Slaves and Handbags

Apple Daily

25th October, 2014

Slaves and Handbags

奴才與手袋

I have been on holiday in Canada since early September and witnessed Hongkongers’ polar opposite responses toward the ongoing Umbrella Revolution: some of them volunteer to provide support online and even raise fund to publish free newspaper to report on it, in order to help more people to understand the meanings of this movement; some criticise students for being manipulated and instigated, and blame them for being selfish as they do not consider the livelihood of the people and the bigger picture. Some even said, “what good does it do to object the government? Absolutely useless! Why bother doing something that is useless? Just focus on spending the same amount of time and effort to make more money!”

There’s a type of people who are used to being slaves. They do not stop at enjoying their lives as slaves, but want to make sure others would join them in slavery. If others object and want to stop being enslaved, they would be harsher on these dissents than the slave master.

There is nothing wrong about willingly to be slaves, after all it is their personal choice. What I do not understand is that if these people enjoy being slaves so much, why bother immigrating to a free country? Why wouldn’t they stay in China’s colony, Hong Kong and enjoy every moment of being a full time slave? If it was the crowdedness of Hong Kong instead of the political suppression and concerns that drove them to move to a free country, shouldn’t they have moved to North Korea? Why couldn’t they enjoy being slaves under a dictatorship but moved to a free country that respect human rights? As they enjoy the freedoms and human rights offered by a free country, they scold those who are being exploited far away yet dare to fight for democracy and freedom for stirring the pot. What people in a right mind would do that? I have been thinking about this long and hard and thought of a metaphor. A rich woman who is unwilling to be seen using a limited edition luxurious handbag that others are using: If a limited edition luxurious handbag is a symbol of wealth, I should be the only one who uses it, no one else should. These slaves in Canada are no different from 689 (CY Leung’s nickname in Hong Kong as he was “elected” by 689 individuals of the China handpicked election committee of 1,200 pro-business and pro-China people): human rights and freedoms are privileges of the upper class and the wealthy, ordinary citizens and the poor do not deserve them.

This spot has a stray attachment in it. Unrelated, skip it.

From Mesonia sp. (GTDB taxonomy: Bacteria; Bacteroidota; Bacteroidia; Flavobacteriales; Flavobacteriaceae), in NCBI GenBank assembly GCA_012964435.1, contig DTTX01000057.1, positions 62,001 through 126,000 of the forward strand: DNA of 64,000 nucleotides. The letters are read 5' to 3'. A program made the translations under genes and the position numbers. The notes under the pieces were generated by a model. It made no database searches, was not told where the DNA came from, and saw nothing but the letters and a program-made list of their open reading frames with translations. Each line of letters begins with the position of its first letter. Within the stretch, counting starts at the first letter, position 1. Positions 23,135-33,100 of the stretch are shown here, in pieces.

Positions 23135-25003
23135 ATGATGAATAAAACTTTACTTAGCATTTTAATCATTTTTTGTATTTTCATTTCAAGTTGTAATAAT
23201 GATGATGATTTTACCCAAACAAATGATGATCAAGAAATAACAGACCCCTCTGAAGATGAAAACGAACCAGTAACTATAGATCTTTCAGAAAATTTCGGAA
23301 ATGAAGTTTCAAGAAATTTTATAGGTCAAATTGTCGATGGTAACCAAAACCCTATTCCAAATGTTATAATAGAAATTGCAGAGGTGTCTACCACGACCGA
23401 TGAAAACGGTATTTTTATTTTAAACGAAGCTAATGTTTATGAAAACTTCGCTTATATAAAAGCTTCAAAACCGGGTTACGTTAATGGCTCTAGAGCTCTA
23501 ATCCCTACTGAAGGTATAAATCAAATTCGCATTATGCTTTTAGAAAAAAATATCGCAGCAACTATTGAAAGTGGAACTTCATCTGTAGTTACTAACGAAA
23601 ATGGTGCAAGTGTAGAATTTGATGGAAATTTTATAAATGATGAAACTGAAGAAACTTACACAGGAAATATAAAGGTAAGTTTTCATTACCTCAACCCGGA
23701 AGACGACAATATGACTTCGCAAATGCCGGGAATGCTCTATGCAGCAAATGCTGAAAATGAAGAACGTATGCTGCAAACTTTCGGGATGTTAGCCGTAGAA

By Ko Wai-yin

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